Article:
There aren’t many options out there, which means the team may surprise people if they’re able to find someone who fits the bill.
Notre Dame head men’s basketball coach Mike Brey discusses Knicks first-round pick Jerian Grant and the impact he can make this season.
Of all the moves Phil Jackson
made this offseason, one that has been universally lauded is trading Tim Hardaway, Jr
. for the draft rights to former Notre Dame star Jerian Grant.
The son of Harvey Grant and nephew of Horace Grant, the 6-foot-5 point guard is coming off a productive showing for the Knicks at the Vegas Summer League in which he averaged 11.8 points, 4.8 assists and 3.2 rebounds.
With that showing, plus four years of experience at a Power Five program and no definitive answer as to who the Knicks’ point guard is, could Grant start? At least his college coach thinks that could be the case.
“He’s a man, he’s 22, he’s got good size, he has amazing court vision,” Fighting Irish head coach Mike Brey told SNY.tv on the 4 Quarters Podcast Tuesday afternoon. “I thought he really defended well because he was locked in. He’s got a great chance of being a key guy for them and maybe even the starting point guard.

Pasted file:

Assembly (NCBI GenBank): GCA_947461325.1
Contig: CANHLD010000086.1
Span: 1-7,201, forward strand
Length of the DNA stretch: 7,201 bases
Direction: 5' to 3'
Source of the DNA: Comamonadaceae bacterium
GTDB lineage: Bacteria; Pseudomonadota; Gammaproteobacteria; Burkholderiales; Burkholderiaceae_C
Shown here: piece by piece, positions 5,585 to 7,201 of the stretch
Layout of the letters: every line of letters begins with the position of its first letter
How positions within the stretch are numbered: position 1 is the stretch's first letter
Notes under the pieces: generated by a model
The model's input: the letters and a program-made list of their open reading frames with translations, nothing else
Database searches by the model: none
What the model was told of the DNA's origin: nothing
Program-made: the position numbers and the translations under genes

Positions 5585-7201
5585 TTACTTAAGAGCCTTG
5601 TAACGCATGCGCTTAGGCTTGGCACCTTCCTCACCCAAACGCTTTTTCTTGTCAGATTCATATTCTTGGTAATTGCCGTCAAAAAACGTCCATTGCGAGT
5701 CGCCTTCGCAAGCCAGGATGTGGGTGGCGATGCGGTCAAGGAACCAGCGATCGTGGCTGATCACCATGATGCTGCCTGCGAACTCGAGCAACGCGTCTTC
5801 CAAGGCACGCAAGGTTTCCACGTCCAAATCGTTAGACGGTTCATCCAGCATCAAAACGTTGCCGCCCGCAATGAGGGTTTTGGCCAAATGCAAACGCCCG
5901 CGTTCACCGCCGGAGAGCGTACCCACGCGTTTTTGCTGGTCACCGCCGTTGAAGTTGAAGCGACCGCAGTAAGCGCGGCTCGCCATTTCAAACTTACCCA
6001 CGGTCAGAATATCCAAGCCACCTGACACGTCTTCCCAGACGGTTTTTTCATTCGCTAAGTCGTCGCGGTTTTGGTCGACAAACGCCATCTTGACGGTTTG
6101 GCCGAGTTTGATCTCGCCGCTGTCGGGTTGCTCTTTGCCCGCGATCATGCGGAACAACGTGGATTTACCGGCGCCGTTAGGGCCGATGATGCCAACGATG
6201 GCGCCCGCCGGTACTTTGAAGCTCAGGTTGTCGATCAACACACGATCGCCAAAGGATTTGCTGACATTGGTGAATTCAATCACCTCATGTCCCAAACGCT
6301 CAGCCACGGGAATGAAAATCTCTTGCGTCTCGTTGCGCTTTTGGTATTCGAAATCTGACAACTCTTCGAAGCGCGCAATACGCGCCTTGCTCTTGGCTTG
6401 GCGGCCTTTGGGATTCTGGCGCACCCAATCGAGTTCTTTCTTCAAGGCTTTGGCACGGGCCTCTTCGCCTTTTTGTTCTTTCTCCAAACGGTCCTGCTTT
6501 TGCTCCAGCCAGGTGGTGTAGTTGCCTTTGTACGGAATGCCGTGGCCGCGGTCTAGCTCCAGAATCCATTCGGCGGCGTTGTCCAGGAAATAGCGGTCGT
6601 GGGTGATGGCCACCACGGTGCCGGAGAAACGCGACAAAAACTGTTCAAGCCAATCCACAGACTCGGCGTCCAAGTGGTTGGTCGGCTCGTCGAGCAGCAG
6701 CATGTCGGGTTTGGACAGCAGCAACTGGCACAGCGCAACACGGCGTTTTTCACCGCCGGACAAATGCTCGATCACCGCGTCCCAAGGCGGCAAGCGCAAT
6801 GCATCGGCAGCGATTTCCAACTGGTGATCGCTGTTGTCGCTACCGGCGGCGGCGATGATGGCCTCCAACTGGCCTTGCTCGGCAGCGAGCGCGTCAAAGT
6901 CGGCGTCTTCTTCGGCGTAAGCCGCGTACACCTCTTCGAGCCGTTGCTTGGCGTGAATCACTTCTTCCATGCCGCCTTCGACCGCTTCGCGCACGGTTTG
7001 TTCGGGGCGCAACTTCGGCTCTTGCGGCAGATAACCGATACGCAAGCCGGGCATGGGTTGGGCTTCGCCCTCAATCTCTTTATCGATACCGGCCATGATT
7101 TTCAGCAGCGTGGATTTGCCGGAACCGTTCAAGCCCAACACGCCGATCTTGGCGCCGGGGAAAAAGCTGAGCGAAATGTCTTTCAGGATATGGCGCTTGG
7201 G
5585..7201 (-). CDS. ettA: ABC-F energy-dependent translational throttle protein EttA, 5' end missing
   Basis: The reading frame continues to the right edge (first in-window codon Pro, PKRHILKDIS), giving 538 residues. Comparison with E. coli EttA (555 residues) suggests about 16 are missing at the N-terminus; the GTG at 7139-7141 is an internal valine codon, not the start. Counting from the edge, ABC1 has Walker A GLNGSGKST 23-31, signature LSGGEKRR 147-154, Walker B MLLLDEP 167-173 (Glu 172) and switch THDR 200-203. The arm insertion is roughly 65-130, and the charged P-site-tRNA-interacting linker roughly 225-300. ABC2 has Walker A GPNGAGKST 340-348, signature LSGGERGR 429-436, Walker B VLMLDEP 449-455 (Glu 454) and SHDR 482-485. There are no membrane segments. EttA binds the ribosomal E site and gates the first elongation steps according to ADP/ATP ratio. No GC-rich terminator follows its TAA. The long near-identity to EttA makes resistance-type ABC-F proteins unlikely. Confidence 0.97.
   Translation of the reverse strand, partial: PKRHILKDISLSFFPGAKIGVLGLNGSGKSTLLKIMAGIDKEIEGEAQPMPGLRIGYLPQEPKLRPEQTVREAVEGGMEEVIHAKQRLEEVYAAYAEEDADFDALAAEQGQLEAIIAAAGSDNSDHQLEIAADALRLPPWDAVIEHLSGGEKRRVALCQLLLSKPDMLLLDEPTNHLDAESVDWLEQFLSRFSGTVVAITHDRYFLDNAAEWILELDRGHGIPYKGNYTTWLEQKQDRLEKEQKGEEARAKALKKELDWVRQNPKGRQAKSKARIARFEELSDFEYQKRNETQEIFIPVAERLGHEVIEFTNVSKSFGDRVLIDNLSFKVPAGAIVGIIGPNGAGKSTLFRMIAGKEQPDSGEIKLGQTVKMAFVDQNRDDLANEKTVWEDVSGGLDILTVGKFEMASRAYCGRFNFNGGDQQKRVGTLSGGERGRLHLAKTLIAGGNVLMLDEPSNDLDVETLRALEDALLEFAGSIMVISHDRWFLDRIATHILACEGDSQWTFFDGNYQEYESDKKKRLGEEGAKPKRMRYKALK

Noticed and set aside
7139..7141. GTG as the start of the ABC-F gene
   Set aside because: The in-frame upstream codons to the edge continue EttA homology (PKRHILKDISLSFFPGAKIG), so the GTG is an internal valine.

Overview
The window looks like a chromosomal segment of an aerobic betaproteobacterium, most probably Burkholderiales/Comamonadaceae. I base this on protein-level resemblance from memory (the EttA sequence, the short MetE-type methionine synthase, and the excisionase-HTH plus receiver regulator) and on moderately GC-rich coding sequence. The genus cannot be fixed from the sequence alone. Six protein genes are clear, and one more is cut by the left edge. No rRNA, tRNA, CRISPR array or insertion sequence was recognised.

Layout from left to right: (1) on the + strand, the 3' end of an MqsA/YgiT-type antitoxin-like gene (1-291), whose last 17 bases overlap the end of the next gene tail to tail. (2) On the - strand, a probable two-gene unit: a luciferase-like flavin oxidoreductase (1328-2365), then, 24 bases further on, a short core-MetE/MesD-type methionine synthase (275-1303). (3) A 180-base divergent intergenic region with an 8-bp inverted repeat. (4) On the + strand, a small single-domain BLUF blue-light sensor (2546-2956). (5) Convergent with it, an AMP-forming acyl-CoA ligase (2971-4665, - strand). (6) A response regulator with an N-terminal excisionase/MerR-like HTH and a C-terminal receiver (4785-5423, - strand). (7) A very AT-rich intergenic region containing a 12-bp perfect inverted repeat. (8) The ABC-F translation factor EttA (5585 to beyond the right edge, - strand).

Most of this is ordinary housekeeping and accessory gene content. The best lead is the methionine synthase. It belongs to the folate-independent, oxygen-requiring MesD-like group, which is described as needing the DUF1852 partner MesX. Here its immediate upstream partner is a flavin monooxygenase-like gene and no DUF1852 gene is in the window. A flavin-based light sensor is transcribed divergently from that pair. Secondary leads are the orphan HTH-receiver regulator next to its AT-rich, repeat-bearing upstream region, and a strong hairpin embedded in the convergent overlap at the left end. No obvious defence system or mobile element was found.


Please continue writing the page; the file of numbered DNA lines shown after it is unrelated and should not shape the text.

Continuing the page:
“He cut his teeth for two years in the Big East and two years in the ACC. I think he’s ready.”
The Knicks have two other point guards on the roster. Jose Calderon will be 34 on opening night and is coming off a strained left Achilles tendon, which ended his season in March. Calderon is in the final year of a 4-year, $29 million deal he signed with the Dallas Mavericks in 2013.
The other is Langston Galloway, who was a bright spot last season for the Knicks in an otherwise forgettable 17-win season. Galloway averaged 11.8 points, 4.2 rebounds and 3.3 assists in 45 games, 41 of which were starts, on his way to being an NBA All-Rookie team selection.
Grant was the 19th overall selection in the June 26 Draft, and that alone figures to get him a long look during training camp.
“I think it’s a great get for New York. I spoke to him the other day and I agree with you, he was really productive out there. His basketball IQ is so high. He was moving guys through the triangle by the second game. Hand-motioning, talking to guys, he’s got a feel for that and of course, the triangle sometimes takes on a life of it’s own. It’s just good basketball. It’s moving, cutting, reversing the basketball.”
Jared Zwerling of Bleacher Report recently sat down with Knicks first-round draft pick Kristaps Porzingis and discussed a variety of topics. Here are some things we learned from Pozingis:
- In Europe, where he has played professionally since 2012, his nickname is “Zinger”
- He can speak three languages (Latvian, Spanish and English)
- Porzingis knew the fans would boo if he was selected by the Knicks but it was a “dream come true” for him.
- Carmelo Anthony sent him a text to congratulate him on the selection shortly after being drafted and the two have spoken several times since.
- Porzingis said New York “is the best city in the world”
- Kevin Garnett offered the rookie some advice one day after practice in Las Vegas “Take that negative and turn it into energy”